Antitumor effects of minodronate, a third-generation nitrogen-containing bisphosphonate, in synergy with γδT cells in human glioblastoma in vitro and in vivo
Nitrogen-containing bisphosphonates (N-BPs), which prevent bone resorption, exert direct and γδT cell (GDT)-mediated antitumor effects against several tumor cell types, including glioblastoma (GBM). However, limited information is available regarding the antitumor effects of N-BPs in GBM. Specifically, the antitumor effects of minodronate (MDA), a third-generation N-BP, in GBM are yet unclear. This study aimed to investigate the antitumor effects of MDA in GBM in vitro and in vivo. We performed growth inhibition and apoptosis detection assays using the GBM cell lines U87MG and U138MG. Apoptosis inhibition assays were also conducted. In vivo xenograft assays were performed in highly immunodeficient NOD.Cg-Prkdcscid Il2rgtm1Sug/Jic mice subcutaneously implanted with U87MG and U138MG cells. Growth inhibition and apoptosis detection assays demonstrated that MDA inhibited GBM cell growth via apoptosis, which was markedly enhanced by ex vivo expanded GDT. A pan-caspase inhibitor, z-VAD-fmk, inhibited MDA-induced U138MG apoptosis and MDA/GDT-induced U87MG and U138MG apoptosis. But z-VAD-fmk increased MDA-induced U87MG apoptosis. MDA/GDT-mediated apoptosis was blocked by the anti-T cell receptor (TCR) Vγ9, mevalonate pathway inhibitor, granzyme B inhibitor, and antitumor necrosis factor (TNF)-α. In vivo xenograft assays showed that combined intraperitoneal administration of MDA/GDT induced antitumor effects on unestablished U87MG-derived subcutaneous tumors. MDA exerted direct and GDT-mediated anti-GBM apoptotic effects in a caspase-dependent manner. GDT recognized MDA-exposed GBM cells via TCRVγ9 and induced apoptosis via granzyme B and TNF-α release. Because MDA elicited anti-GBM effects in synergy with GDT in vivo, a combination of MDA and ex vivo-generated GDT could be an effective treatment in patients with GBM.
KeywordsApoptosis Glioblastoma Minodronate NOG mouse γδT cells
This work was supported by a Grant-in-Aid for Scientific Research from the Ministry of Education, Culture, Sports, Science, and Technology of Japan (No. 26861159).
Compliance with ethical standards
Conflict of interest
The authors declare that they have no conflict of interest.
- 2.Stupp R, Mason WP, van den Bent MJ, Weller M, Fisher B, Taphoorn MJ, Belanger K, Brandes AA, Marosi C, Bogdahn U, Curschmann J, Janzer RC, Ludwin SK, Gorlia T, Allgeier A, Lacombe D, Cairncross JG, Eisenhauer E, Mirimanoff RO (2005) Radiotherapy plus concomitant and adjuvant temozolomide for glioblastoma. N Engl J Med 352:987–996CrossRefPubMedGoogle Scholar
- 3.Stupp R, Hegi ME, Mason WP, van den Bent MJ, Taphoorn MJ, Janzer RC, Ludwin SK, Allgeier A, Fisher B, Belanger K, Hau P, Brandes AA, Gijtenbeek J, Marosi C, Vecht CJ, Mokhtari K, Wesseling P, Villa S, Eisenhauer E, Gorlia T, Weller M, Lacombe D, Cairncross JG, Mirimanoff RO (2009) Effects of radiotherapy with concomitant and adjuvant temozolomide versus radiotherapy alone on survival in glioblastoma in a randomised phase III study: 5-year analysis of the EORTC-NCIC trial. Lancet Oncol 10:459–466CrossRefPubMedGoogle Scholar
- 4.Gilbert MR, Dignam JJ, Armstrong TS, Wefel JS, Blumenthal DT, Vogelbaum MA, Colman H, Chakravarti A, Pugh S, Won M, Jeraj R, Brown PD, Jaeckle KA, Schiff D, Stieber VW, Brachman DG, Werner-Wasik M, Tremont-Lukats IW, Sulman EP, Aldape KD, Curran WJ Jr, Mehta MP (2014) A randomized trial of bevacizumab for newly diagnosed glioblastoma. N Engl J Med 370:699–708CrossRefPubMedPubMedCentralGoogle Scholar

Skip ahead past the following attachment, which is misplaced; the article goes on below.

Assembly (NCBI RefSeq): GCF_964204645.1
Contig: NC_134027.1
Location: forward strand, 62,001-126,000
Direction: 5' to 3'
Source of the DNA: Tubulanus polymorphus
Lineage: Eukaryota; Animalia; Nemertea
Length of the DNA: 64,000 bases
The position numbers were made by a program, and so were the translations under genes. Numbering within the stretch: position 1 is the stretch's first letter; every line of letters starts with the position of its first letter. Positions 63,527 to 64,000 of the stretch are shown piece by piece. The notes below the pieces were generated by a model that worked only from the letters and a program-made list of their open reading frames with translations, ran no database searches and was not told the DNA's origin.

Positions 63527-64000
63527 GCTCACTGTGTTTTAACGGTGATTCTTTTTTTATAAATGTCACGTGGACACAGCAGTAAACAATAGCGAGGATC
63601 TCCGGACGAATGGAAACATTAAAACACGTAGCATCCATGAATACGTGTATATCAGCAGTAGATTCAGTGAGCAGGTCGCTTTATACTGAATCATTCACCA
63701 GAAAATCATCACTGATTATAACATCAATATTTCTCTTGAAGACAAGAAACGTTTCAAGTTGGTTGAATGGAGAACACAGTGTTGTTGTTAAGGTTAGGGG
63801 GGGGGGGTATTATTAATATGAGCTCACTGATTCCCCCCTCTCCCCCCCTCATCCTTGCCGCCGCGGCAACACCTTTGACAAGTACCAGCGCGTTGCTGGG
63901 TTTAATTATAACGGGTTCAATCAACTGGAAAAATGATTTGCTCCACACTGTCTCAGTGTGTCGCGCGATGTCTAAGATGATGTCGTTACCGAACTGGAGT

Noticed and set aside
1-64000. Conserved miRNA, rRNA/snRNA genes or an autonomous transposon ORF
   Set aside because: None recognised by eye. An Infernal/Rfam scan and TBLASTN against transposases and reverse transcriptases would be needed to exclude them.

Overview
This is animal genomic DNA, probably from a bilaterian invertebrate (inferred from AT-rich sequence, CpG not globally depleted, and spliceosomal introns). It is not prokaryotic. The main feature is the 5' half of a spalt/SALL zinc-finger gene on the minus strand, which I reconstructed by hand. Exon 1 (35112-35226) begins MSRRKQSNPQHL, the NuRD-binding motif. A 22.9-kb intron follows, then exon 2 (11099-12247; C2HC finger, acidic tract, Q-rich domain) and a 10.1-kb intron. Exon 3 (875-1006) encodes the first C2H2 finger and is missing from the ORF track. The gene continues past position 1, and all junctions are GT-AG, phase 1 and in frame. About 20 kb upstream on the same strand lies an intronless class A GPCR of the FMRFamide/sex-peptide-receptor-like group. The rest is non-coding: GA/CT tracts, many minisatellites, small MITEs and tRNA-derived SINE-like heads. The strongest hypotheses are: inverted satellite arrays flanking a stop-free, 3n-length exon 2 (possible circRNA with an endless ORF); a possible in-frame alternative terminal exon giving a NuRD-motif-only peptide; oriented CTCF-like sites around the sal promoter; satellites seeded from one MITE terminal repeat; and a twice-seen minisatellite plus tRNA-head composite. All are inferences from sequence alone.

- 9.Zhang D, Udagawa N, Nakamura I, Murakami H, Saito S, Yamasaki K, Shibasaki Y, Morii N, Narumiya S, Takahashi N et al (1995) The small GTP-binding protein, rho p21, is involved in bone resorption by regulating cytoskeletal organization in osteoclasts. J Cell Sci 108(Pt 6):2285–2292PubMedGoogle Scholar
- 15.Nakazawa T, Nakamura M, Park YS, Motoyama Y, Hironaka Y, Nishimura F, Nakagawa I, Yamada S, Matsuda R, Tamura K, Sugimoto T, Takeshima Y, Marutani A, Tsujimura T, Ouji N, Ouji Y, Yoshikawa M, Nakase H (2014) Cytotoxic human peripheral blood-derived gammadeltaT cells kill glioblastoma cell lines: implications for cell-based immunotherapy for patients with glioblastoma. J Neurooncol 116:31–39CrossRefPubMedGoogle Scholar
- 17.Tatsumi N, Oji Y, Tsuji N, Tsuda A, Higashio M, Aoyagi S, Fukuda I, Ito K, Nakamura J, Takashima S, Kitamura Y, Miyai S, Jomgeow T, Li Z, Shirakata T, Nishida S, Tsuboi A, Oka Y, Sugiyama H (2008) Wilms’ tumor gene WT1-shRNA as a potent apoptosis-inducing agent for solid tumors. Int J Oncol 32:701–711PubMedGoogle Scholar
- 19.Shultz LD, Lyons BL, Burzenski LM, Gott B, Chen X, Chaleff S, Kotb M, Gillies SD, King M, Mangada J, Greiner DL, Handgretinger R (2005) Human lymphoid and myeloid cell development in NOD/LtSz-scid IL2R gamma null mice engrafted with mobilized human hemopoietic stem cells. J Immunol 174:6477–6489CrossRefPubMedGoogle Scholar
- 26.Kang J, Pervaiz S (2012) Crosstalk between Bcl-2 family and Ras family small GTPases: potential cell fate regulation? Front Oncol 2:3389Google Scholar
- 27.Tsubaki M, Itoh T, Satou T, Imano M, Komai M, Ogawa N, Mukai J, Nishida S (2013) Nitrogen-containing bisphosphonates induce apoptosis of hematopoietic tumor cells via inhibition of Ras signaling pathways and Bim-mediated activation of the intrinsic apoptotic pathway. Biochem Pharmacol 85:163–172CrossRefPubMedGoogle Scholar
- 28.Nakajima H, Magae J, Tsuruga M, Sakaguchi K, Fujiwara I, Mizuta M, Sawai K, Yamagishi H, Mizuta N (2007) Induction of mitochondria-dependent apoptosis through the inhibition of mevalonate pathway in human breast cancer cells by YM529, a new third generation bisphosphonate. Cancer Lett 253:89–96CrossRefPubMedGoogle Scholar